Calif. man ensnared in Mueller probe sentenced to 6 months in prison

Source: The Hill | October 10, 2018 | Morgan Chalfant

A California man ensnared in special counsel Robert Mueller’s investigation into Russia’s election interference was sentenced on Wednesday to six months in prison, six months of home detention and two years of supervised release.

Richard Pinedo pleaded guilty to one count of identity fraud seven months ago and cooperated with government investigators in the case against the Internet Research Agency, the Russian troll farm accused of interfering in the 2016 presidential election.

Judge Dabney Friedrich handed down his sentence in federal court in Washington, D.C. Pinedo will also have to complete 100 hours of community service and submit to computer monitoring.

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Pinedo, who has no connection to the Trump campaign, ran a firm called Auction Essistance that helped individuals circumvent security features of online payment companies, according to court filings. Over three years, he allegedly generated between $40,000 and $95,000 by acquiring and selling bank account information. He has admitted to using stolen identities to set up bank accounts that were later used by Russians in a broad plot to interfere in the 2016 election, though his attorneys maintain Pinedo did not know he was dealing with Russians.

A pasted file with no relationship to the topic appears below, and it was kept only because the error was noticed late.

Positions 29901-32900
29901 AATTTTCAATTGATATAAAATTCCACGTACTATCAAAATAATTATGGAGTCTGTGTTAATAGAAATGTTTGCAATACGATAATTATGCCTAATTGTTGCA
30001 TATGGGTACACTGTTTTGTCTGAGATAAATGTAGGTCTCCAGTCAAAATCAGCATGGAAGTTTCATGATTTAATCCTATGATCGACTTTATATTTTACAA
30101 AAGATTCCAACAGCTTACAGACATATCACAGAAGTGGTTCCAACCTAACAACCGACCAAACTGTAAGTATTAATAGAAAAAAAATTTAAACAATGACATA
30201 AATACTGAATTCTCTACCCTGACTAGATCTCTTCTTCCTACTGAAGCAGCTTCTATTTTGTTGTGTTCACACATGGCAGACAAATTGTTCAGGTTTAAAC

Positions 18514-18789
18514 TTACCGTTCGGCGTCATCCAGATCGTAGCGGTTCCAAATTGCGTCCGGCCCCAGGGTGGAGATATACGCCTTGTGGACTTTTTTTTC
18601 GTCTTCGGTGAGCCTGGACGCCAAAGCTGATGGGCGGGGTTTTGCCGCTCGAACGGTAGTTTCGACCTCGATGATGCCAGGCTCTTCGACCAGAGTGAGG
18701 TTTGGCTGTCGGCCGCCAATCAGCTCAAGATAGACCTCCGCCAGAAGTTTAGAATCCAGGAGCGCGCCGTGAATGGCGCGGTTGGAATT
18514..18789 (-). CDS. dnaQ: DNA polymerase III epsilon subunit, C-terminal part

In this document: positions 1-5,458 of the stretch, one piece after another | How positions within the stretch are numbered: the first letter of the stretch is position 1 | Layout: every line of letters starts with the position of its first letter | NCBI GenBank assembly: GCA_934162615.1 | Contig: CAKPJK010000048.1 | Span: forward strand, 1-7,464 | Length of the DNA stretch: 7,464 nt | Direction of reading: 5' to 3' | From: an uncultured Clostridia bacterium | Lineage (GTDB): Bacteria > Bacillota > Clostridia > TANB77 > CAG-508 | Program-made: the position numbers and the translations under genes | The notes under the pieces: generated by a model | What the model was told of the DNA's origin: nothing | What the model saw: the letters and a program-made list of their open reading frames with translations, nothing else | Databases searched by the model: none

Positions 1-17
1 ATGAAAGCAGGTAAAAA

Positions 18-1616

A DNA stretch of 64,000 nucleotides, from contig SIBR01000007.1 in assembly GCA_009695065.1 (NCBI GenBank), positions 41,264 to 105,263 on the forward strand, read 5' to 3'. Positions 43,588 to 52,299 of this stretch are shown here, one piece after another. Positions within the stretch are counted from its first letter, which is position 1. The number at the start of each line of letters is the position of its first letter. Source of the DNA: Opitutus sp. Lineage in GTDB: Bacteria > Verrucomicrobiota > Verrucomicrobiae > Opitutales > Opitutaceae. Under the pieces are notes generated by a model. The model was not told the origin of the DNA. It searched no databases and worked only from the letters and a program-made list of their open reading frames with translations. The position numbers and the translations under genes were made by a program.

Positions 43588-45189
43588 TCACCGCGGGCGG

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Government prosecutors described Pinedo’s cooperation as significant but not rising to the level of “substantial assistance.” Rush Atkinson, one of Mueller’s prosecutors, suggested Wednesday that Pinedo provided the government with information on other Americans involved in the identity fraud scheme but not enough to generate other criminal charges. 

Atkinson also argued the government already knew much of the information Pinedo revealed about the Russian operation. Mueller’s team did not request a particular sentence, instead electing to defer to the court. 

Mueller revealed Pinedo’s guilty plea on Feb. 16, the same day 13 Russians and three Russian business entities were indicted on conspiracy and fraud charges in an elaborate scheme to use social media to interfere in the election. The Russians are linked to the Internet Research Agency, a troll farm based in St. Petersburg that purchased ads on Facebook and leveraged other social media platforms to spread divisive content to American audiences leading up to the vote. 

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